Mirror Lake Road throughout the course of the day. Those water craft were never audible and only occasionally visible to the large numbers of walkers, joggers, and cyclists and at least two people on horseback who circled the perimeter of the two-mile-long pond.
  There wasn’t much fishing from shore, though Barre resident Mike Bell and his sons, Alex, 12, and Caleb, 11, spent a portion of the mid-afternoon fishing near the culvert on
Mirror Lake Road.
  “We decided to check it out,” said
Bell, who started fishing right about the time Hank Buermann was heading for home.
  Though he lives in neighboring
Northfield, Buermann said he might join Lavigne at tonight’s board meeting.
  “This is the kind of thing that can fire me up,” said Buermann, who regularly jogs around the pond and wants to know what the City of
Montpelier hasn’t removed signs from its waters that suggest they are still off limits to those interested in boating, fishing and swimming.
  “Those signs should be out of there,” he said.
  According to Buermann, he hadn’t considered using the pond as anything other than something to jog around — as he did on Sunday afternoon — until now.
  “I probably wouldn’t have (gone fishing or kayaking), but since
Montpelier is making such a stink about it I probably will,” he said.
Northfield resident Bruce Baroffio expressed a similar sentiment before launching a two-member kayak with his wife, Penny, on Sunday afternoon.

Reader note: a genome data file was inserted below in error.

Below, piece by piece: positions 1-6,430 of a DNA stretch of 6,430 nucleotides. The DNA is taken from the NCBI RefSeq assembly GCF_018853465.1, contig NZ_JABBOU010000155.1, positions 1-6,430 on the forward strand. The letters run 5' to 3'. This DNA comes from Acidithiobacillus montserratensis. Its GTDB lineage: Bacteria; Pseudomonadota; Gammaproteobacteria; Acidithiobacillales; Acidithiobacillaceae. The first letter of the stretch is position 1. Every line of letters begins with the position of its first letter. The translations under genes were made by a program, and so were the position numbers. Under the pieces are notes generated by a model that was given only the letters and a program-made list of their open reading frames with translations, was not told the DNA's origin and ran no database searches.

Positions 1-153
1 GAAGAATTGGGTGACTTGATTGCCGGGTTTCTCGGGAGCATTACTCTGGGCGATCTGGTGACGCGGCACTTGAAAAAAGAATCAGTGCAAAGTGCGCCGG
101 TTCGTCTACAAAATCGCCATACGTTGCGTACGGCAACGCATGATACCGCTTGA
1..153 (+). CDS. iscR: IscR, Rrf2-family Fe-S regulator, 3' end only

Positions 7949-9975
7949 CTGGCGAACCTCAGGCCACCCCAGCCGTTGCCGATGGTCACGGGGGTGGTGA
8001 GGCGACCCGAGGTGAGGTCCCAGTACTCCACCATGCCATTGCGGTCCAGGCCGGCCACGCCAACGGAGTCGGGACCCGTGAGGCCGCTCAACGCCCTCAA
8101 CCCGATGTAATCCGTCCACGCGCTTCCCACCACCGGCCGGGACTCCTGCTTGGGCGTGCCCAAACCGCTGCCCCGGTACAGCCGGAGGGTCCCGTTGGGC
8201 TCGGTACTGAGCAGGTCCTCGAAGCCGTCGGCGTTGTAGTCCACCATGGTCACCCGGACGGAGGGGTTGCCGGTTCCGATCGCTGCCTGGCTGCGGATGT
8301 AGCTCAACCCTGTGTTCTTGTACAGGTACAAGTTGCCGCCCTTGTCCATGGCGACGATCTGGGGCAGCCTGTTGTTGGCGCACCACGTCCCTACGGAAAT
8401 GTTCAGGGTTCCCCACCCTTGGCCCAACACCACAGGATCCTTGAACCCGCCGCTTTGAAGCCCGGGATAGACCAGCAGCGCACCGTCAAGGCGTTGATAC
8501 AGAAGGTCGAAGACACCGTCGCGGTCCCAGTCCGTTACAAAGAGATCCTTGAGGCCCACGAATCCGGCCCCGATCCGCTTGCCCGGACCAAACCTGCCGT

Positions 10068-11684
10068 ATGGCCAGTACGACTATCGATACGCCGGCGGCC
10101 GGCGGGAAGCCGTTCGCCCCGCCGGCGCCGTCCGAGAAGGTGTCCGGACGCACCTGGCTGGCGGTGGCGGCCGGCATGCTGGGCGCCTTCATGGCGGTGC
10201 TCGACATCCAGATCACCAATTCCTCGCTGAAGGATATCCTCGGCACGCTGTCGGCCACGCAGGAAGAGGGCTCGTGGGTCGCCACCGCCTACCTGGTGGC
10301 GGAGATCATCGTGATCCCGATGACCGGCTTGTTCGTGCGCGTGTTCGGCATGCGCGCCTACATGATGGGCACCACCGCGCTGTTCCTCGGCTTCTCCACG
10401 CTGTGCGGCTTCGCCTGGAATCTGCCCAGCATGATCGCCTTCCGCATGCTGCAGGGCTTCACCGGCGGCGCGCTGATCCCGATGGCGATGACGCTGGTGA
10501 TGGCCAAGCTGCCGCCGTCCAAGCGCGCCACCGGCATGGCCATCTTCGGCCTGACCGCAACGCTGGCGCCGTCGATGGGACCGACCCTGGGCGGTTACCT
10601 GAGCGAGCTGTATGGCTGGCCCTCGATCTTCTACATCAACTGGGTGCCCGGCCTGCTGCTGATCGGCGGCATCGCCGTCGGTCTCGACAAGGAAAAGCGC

“Anything to (expletive deleted) off the elites,” he said.
  Baroffio said he had long respected, but never understood the ban on recreational use of a pond that serves as
Montpelier’s public drinking water supply.
  “All my life I’ve wanted to paddle around this pond to see what it looks like and now I’m going to get the chance,” he said.
  For the moment the moment the Berlin-owned parcel represents one of the only ways to legally access the pond, but because most people have no idea where it is located they are using Mirror Lake Road as to gain access to a pond that is nearly surrounded by now-posted land that is owned by Montpelier.
  By David Delcore,   Staff Writer (pub 6/6/12)
  BERLIN — The post-court battle over Berlin Pond was joined this week as those who support reasonable recreational access to Montpelier’s drinking water supply took issue with those who argue that would be a tragic mistake.
  The discussion spanned more than two hours, featured plenty of passion on both sides, as well as an interesting offer from the state Department of Fish and Wildlife. However, when it was over Monday night the only thing that was crystal clear is the next time the Select Board wants to talk about the pond it had better book a bigger room.
  If board members needed any evidence that pond politics is murky business they got it from a standing-room-only crowd that peppered them with questions, opinions and advice in the wake of a Vermont Supreme Court ruling that struck down a prohibition on recreational use of the pond that had stood unchallenged for more than a century.
  Heading into Monday’s meeting the board — a small, but important player in a much larger debate over use of the pond — was faced with a single question. Should it post “No Trespassing” signs on a tiny parcel of land that was deeded to
Berlin by a town resident Mildred Hayden back in 1954?
  Residents interested in a definitive answer to that question left disappointed, and board members agreed to take it up when they meet in two weeks.
  On Monday the board just listened …
  … And listened …
  … And listened.
  And if Chairman Brad Towne hadn’t called an end to the discussion there’s no telling how long folks with diametrically opposed views would have kept on talking.